Tackling gender equity, one nutrition TV spot at a time

By Ann Jimerson, Behavior Change Specialist, Alive & Thrive

As the clock ticks to mark the first hour of the baby’s life, a young mother raises her hand to contradict her mother-in-law, who wants to give the baby honey instead of breastmilk. It’s one of my favorite TV spots from Alive & Thrive’s (A&T) program in Bangladesh. Every time I view this TV spot, I feel a surge of emotion when the young mother firmly says, “No, give her to me. I have to breastfeed.”

bangladesh 1

This young mother surprised viewers by taking control of her baby’s first hour of life.

So it caught me off guard when a participant in the recent SUN Movement Global Gathering questioned the program planners’ decision to portray this young mother standing up to the authority of elders. “Why did you show the mother that way? It’s completely unrealistic. That would never happen,” the participant said.

Continue reading

Breastfeeding: Working to make it work

Ellen Piwoz, Senior Program Officer, the Bill & Melinda Gates Foundation
Originally posted on Devex

The theme of World Breastfeeding Week 2015 is “Let’s make it work!”—focusing on supporting working women that breastfeed. The reality is that all women work, whether in the home or in an office, factory, or field. The question then is: What do we need to do to make breastfeeding work for women and their children, no matter where they live or what they do?

An important first step is ensuring that women have the accurate information needed to make feeding choices for their children. Just last week, a National Institutes of Health study found that 20 percent of new moms in the United States did not receive any breastfeeding guidance from their doctors. The World Health Organization recommends initiating breastfeeding within one hour of birth and breastfeeding exclusively — no water, nor anything else — for the first six months.

To read the full text, please visit: Breast-feeding: Working to make it work

Remembering Luann Martin: Promoting breastfeeding for 25 years


In memory of our friend, colleague, and long-time advocate for infant and young child feeding, Luann Martin, we are sharing a personal story that she wrote last year at this time. Luann recently passed away on July 14, 2015.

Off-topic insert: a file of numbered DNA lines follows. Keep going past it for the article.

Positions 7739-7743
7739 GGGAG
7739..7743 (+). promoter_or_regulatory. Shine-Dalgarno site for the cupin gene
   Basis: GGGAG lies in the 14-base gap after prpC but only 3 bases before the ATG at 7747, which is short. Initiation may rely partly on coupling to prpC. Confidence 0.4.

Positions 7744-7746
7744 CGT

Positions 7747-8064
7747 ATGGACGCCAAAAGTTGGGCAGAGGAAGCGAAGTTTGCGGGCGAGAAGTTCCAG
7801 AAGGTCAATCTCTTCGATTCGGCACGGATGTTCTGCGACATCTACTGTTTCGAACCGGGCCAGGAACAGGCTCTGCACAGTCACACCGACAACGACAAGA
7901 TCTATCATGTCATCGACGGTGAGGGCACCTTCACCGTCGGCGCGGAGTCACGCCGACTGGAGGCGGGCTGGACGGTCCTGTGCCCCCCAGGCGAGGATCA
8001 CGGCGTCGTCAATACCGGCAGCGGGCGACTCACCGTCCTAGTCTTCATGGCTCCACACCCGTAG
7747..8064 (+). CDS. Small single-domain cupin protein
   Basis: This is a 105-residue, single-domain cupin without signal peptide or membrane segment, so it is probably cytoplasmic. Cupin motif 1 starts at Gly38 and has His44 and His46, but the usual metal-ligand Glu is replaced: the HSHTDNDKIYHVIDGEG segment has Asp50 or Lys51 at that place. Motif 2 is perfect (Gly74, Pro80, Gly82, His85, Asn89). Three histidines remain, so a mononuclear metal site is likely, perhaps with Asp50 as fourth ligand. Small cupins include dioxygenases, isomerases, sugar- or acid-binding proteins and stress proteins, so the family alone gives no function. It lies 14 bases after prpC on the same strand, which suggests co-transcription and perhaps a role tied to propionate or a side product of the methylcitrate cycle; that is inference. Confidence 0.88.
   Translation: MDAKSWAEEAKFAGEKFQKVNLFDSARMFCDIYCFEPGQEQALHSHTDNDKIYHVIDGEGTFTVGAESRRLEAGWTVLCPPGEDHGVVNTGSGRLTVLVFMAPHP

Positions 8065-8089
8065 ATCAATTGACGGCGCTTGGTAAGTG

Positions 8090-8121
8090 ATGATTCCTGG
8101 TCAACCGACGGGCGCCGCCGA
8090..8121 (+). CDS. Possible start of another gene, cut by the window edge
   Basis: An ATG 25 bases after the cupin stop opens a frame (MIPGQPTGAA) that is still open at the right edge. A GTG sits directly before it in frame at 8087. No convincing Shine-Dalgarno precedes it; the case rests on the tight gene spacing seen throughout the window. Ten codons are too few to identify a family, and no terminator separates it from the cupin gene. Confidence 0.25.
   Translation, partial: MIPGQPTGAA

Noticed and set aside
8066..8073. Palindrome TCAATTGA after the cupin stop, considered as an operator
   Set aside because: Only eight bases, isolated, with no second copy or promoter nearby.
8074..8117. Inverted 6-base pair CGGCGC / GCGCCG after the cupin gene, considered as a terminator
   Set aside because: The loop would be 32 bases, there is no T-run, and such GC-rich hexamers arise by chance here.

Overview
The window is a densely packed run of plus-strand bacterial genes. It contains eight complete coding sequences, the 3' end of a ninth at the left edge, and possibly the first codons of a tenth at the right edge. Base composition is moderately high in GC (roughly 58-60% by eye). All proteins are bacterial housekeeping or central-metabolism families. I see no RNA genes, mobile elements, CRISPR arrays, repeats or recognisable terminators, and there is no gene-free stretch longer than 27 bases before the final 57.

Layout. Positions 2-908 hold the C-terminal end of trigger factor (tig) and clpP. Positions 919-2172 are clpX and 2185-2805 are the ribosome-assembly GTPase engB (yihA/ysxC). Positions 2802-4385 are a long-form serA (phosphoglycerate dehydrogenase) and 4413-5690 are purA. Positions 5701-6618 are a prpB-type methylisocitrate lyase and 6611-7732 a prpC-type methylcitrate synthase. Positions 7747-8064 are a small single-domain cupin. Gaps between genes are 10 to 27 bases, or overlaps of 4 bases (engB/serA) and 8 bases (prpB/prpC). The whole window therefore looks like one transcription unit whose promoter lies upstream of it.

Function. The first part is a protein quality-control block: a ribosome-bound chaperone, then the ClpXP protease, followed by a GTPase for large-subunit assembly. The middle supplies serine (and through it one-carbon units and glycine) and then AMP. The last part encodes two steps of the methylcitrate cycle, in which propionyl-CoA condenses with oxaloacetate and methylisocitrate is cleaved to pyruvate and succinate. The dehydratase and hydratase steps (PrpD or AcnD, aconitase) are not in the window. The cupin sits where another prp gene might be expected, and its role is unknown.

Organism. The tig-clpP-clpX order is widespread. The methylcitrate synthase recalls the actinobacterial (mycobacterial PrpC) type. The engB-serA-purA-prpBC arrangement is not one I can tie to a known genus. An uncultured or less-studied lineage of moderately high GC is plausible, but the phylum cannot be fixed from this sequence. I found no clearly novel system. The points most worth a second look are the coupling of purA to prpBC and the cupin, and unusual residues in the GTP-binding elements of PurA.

luann for webLuann and I met in 1994 in Washington, DC. We had both recently returned from living overseas and soon discovered we had much in common. From that time on, we worked together for the next 20 years. Most recently, I had the pleasure of working with her on Alive & Thrive, from the beginning in 2009 until December 2014 when she retired.

Luann cared deeply about improving the lives of women and children and her work touched the lives of millions of children and their families around the world.

In celebration of Luann’s legacy and in honor of World Breastfeeding Week, here is her story. We welcome you to share memories of Luann in the comments of this blog post.

Originally published during World Breastfeeding Week 2014.

Continue reading

In Ethiopia, rapid improvements in child feeding behaviors are possible

Dr. Manisha tharaney, senior technical advisor, nutrition, ALIVE & THRIVE



Alive & Thrive recently released results from its first five years in Ethiopia, where infant and young child feeding programs reached an estimated two million mothers of children under two. As in Bangladesh and Viet Nam, we found that a comprehensive approach led to rapid improvements in feeding practices.

The prevalence of exclusive breastfeeding—already at high levels—increased to more than 80 percent in program areas. We also saw promising gains in complementary feeding practices. More children started receiving appropriate complementary foods at around six months of age and the percentage of children eating a diverse diet, while still extremely low, doubled in just four years.

Continue reading

Scaling up nutrition works: Three strategies for success

JEAN BAKER, project director, ALIVE & THRIVEFHI 360

Can interventions be delivered at scale to improve nutrition during a child’s critical first two years? That is the question we set out to answer more than six years ago. And now the evidence is in—rapid, large scale increases in infant and young child feeding practices are feasible.

Continue reading

How to reach “masses” when mass media are not available? Follow the money!

Ann JimersonTina Sanghvi, and Silvia AlayónALIVE & THRIVE

Quick. I say “mass media campaign” and you name the “media” that come to mind: _____.

Not so long ago, you would likely have answered “TV and radio.” With “new media” abounding, broadcast TV and radio are now relegated to “traditional media.” But what about when technology—even electricity—lags. What does “mass media” mean then?

Continue reading

An intriguing message: Where did it come from and why does it work?


I wasn’t joking when I told Mary Penny and Hilary Creed-Kanashiro that the Skype call we had recently fulfilled a fantasy for me. For some time, I’ve been fascinated with a study they and their Peruvian colleagues were part of about 10 years ago. And now I’d been granted my wish to ask my questions. Continue reading